Coast Delaware, a Delaware company formed by Lesser in 2001, acquired Coast's assets from the investors. Lesser, President of Coast Delaware and its sole director, relied on Ray's technical and business acumen to operate Coast Delaware's business. Ray wanted to retire but agreed to be a consultant to help Lesser find professional management and increase Coast Delaware's business.

Shortly before Coast Delaware was formed, Pete Bonacic (a former Coast employee and friend of Ray) formed Western Energy Marketers LLC (WEM). At various relevant times, Ray was involved in WEM as a half-owner and/or consultant. WEM acted as a middleman on many Coast Delaware projects, and received a 10 percent commission on projects outsourced for Coast Delaware.

B. The Raffesbergers' Employment by Coast Delaware

Coast Delaware initially employed Ray as a consultant, and agreed to pay him a monthly consulting fee and to reimburse him for expenses incurred in connection with his job performance. However, in the fall of 2001, Ray threatened to quit unless Lesser agreed to reemploy him as the Chief Operating Officer (COO) for the business, and Lesser yielded to Ray's demand. As part of Ray's obligations under the contract employing him as COO, he agreed to assist Lesser in locating and training Ray's successor.

Glenn was initially employed by Coast Delaware as Vice President of Engineering. However, in July 2004, Ray informed Lesser that he was retiring, Glenn would be the successor COO for the business, and Ray would shift back to the role of consultant with compensation paid to him on an hourly basis.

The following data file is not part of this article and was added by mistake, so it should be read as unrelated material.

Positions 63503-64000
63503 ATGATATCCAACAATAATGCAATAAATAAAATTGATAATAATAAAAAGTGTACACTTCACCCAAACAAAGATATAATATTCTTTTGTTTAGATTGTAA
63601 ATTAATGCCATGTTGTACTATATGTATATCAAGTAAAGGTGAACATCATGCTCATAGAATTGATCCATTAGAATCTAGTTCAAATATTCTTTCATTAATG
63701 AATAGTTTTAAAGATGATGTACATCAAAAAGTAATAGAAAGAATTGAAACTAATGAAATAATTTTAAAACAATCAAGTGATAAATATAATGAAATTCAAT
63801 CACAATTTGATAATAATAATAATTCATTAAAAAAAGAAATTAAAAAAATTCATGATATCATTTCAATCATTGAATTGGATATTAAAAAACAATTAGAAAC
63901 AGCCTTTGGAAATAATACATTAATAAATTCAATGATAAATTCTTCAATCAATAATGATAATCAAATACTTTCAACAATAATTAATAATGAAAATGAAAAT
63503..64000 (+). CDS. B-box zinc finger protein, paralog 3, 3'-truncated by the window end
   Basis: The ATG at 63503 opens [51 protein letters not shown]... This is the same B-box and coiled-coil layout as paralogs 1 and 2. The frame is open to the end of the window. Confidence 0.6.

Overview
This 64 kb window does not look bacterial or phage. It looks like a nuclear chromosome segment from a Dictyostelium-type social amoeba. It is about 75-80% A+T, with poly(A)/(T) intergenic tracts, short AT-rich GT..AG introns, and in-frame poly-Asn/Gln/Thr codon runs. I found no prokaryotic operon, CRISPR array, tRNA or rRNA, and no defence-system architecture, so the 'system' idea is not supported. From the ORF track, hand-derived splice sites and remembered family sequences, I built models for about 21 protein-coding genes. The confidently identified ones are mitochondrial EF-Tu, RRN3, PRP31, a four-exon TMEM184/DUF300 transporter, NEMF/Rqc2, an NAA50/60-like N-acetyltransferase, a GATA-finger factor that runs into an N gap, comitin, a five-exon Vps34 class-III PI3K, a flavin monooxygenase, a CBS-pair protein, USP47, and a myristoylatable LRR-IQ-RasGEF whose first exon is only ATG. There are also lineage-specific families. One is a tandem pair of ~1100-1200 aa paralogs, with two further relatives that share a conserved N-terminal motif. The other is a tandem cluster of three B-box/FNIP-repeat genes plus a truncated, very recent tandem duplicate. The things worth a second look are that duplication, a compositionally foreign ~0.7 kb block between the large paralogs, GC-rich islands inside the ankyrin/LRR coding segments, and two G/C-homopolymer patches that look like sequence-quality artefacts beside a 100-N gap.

Wayne served as attorney for Coast Delaware from 2001 through April 2006. He received legal fees in the total amount of $142,551. Wayne had previously represented Coast, and did not obtain a conflict waiver before or during the time he provided legal representation to Coast Delaware.

C. Ray's and Glenn's Alleged Malfeasance

Coast Delaware alleged, and the trial court found, that Ray and Glenn engaged in numerous improprieties concerning Coast Delaware's assets and funds, including paying personal expenses using company credit cards and checks, using company personnel on outside business interests, using company assets and personnel to provide personal benefits for themselves and other family members, and selling company assets and keeping the proceeds.

The two specific transactions involving alleged malfeasance that remain relevant to this appeal4 are the "Fairmont Hotel" and "Custom Foods" transactions. In the Fairmont Hotel transaction, WEM hired Coast Delaware to install two cogeneration units in the Fairmont Hotel in San Jose, California. Rather than having Coast Delaware purchase (and profit from providing) two new cogeneration units, Glenn and Ray instead arranged for Coast Delaware to install two used engines Ray had purchased for himself several years earlier and had used for developmental testing. Ray used Coast Delaware's labor and materials to refurbish the engines, and Glenn committed Coast Delaware to warranty the engines as if they were new. The purchase price paid by Coast Delaware to Ray for these used engines was not negotiated by Glenn on Coast Delaware's behalf. The trial court found Coast Delaware's purchase of these used engines provided Ray with a profit of nearly $150,000.